Thursday, July 3, 2008

Here it is! My name and my logo. However I have to say that all the names suggested by my brothers were absolutely hilarious and well worth a click on the comments link for my last post. Chris spent about 3 hours getting this logo together exactly right and making templates for stickers and things.

Just so no one thinks I'm nuts (like my husband did) faerie cakes are cupcakes. So I can sell pretty much anything I want under this name because cupcakes are so loosely defined. Plus I like that she's a very woodsy faerie, and yet has a cute little star wand. So I can play up either side of the coin depending on who I'm targeting with a specific product. I'm very happy with this.

I think it is time now to post one of the funniest things my daughter has ever said, and for those of you who know her, that's saying a lot. We were talking about onions at lunch the other day:

Jimmy: I'm never gonna cut onions cause I don't ever wanna cry!
Me: You'll have to get your wife to cut all your onions.
Jimmy: I'm never gonna have a wife either!
Chris: Why not? A wife is a great thing to have, they help you all the time and they're nice.
Jimmy: Ok, fine. I'll have a wife. I'll marry Zoe.
Zoe: NO!!! Sorry Jim, we can't get married, you're my brother.
Jimmy: Why not?
Zoe: I don't know.
Me: First of all, ew, and second of all, if the Mommy and Daddy are too closely related, like brothers and sisters or cousins, then the baby usually has birth defects.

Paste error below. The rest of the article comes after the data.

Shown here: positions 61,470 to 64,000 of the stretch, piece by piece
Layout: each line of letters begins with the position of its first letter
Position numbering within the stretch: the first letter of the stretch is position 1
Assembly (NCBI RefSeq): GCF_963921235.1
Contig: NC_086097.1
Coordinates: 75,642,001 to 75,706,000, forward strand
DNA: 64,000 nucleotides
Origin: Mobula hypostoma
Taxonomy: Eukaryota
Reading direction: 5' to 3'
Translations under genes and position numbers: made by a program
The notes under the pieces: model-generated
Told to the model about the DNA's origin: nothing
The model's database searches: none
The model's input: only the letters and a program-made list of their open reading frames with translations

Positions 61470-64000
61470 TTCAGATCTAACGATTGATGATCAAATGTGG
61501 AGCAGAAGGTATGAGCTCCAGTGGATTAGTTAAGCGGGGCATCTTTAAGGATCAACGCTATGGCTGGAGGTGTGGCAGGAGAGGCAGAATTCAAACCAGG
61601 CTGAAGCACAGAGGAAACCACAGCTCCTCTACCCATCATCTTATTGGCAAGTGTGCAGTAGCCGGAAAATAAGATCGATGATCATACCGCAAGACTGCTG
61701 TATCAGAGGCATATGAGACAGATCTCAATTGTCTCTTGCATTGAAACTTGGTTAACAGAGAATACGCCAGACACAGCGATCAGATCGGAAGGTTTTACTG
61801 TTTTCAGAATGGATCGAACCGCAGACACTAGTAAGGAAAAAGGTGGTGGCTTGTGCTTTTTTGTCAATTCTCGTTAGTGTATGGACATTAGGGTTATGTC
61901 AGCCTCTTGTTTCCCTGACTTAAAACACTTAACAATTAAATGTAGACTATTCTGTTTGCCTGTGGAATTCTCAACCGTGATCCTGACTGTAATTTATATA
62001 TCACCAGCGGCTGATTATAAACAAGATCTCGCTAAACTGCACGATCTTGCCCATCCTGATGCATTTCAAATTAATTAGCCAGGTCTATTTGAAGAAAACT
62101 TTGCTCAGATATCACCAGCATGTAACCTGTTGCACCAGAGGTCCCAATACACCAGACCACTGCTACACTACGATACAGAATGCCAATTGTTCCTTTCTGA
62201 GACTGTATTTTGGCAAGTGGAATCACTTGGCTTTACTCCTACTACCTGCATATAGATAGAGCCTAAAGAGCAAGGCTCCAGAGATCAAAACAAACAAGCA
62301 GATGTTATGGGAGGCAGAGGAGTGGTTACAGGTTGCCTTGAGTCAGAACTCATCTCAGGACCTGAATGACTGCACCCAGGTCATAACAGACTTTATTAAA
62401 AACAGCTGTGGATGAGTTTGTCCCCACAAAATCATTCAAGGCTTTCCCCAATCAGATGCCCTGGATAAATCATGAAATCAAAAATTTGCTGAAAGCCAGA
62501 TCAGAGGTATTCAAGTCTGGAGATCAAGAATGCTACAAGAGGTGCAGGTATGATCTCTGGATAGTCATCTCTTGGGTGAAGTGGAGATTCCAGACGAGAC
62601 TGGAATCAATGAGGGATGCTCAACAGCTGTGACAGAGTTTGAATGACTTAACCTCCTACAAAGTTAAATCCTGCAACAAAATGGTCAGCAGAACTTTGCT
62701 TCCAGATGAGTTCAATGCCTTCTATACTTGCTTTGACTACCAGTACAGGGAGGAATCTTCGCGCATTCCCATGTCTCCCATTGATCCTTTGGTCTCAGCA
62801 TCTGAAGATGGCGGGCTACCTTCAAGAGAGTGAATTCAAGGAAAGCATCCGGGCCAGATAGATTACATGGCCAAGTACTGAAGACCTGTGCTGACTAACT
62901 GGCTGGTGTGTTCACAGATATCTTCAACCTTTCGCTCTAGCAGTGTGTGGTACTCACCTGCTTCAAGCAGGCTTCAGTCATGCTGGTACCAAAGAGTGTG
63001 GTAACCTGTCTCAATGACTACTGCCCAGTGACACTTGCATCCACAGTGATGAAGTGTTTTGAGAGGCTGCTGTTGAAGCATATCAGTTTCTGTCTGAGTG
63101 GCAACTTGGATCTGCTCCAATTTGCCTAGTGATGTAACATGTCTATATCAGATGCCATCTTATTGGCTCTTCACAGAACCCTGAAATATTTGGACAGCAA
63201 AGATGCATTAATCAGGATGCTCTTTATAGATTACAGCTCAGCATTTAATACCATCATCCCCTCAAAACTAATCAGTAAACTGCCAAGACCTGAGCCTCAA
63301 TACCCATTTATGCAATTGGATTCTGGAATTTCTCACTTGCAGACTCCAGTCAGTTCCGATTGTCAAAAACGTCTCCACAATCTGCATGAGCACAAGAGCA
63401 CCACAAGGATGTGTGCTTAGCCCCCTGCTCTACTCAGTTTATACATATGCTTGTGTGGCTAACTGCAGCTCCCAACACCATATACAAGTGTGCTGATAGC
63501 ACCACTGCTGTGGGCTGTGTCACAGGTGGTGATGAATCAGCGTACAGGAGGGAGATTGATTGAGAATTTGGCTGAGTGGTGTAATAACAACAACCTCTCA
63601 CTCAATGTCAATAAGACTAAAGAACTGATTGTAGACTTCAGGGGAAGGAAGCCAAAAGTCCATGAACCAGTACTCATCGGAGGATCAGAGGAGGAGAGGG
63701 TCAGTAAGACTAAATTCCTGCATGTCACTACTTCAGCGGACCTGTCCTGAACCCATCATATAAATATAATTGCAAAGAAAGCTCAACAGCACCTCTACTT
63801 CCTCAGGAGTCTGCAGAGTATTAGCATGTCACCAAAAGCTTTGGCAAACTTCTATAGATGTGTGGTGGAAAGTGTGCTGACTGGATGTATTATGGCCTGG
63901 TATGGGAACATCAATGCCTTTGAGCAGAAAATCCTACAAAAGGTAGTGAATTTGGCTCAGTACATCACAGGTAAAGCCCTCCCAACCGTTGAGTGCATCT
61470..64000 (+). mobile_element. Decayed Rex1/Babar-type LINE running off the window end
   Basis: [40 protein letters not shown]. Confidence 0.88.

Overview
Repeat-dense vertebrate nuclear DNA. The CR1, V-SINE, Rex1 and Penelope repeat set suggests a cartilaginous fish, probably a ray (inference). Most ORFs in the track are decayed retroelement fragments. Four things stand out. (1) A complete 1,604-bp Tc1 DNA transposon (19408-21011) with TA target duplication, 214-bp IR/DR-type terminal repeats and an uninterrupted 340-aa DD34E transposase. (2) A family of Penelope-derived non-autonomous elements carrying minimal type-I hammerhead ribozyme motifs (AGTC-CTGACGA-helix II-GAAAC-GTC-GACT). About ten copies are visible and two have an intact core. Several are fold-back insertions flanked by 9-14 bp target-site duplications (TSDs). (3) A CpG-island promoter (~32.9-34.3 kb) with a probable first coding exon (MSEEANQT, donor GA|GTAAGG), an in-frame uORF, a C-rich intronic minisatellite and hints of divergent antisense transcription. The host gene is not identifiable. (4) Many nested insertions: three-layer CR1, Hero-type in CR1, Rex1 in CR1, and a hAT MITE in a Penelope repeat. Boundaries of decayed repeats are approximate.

Zoe: what does that mean?
Me: It means the baby just doesn't come out right.
Zoe: You mean it comes out your butt?!?!

Yes Zoe, it comes out your butt. A prospect so horrible it's no surprise there's a law against it. Chris laughed so hard I thought parmesan chicken was going to come out his nose if he didn't have a heart attack first! That's my darling daughter for you!


RobisonWells said...

Okay, so... don't hate me. I promise that I'm trying to be helpful.

Two things: From a marketing perspective, "faerie" is a very loaded word. (Well, a very loaded spelling.) When it is spelled faerie, the average consumer probably doesn't think much about tinkerbell--they think more about weird people who play D&D, or the kids in high school who wear capes. I promise that I'm not making normative judgements about either the spelling or people who wear capes--I'm merely saying that the spelling "faerie" will turn off a very large portion of our potential consumer base.

I would highly recommend using the spelling "fairy". Again, I promise that I'm saying this from a pure business standpoint, not because I don't like D&D.

Second, I really like the logo, but I'd recommend something simpler. The most effective logos in the world are ones that use only one or two colors and that don't have a lot of detail. (Look at Disney or Nike or AT&T or BMW or Google or Coke or Cisco or any logo of a big consumer-based company.)

The reason for simpler logos is that they're more memorable and eye-catching. A good rule of thumb is to try to have a logo that the average consumer could draw from memory.

Again: I'm promise I'm being constructive here, not like the usual Rob-is-a-nay-saying-jerk stuff I usually do.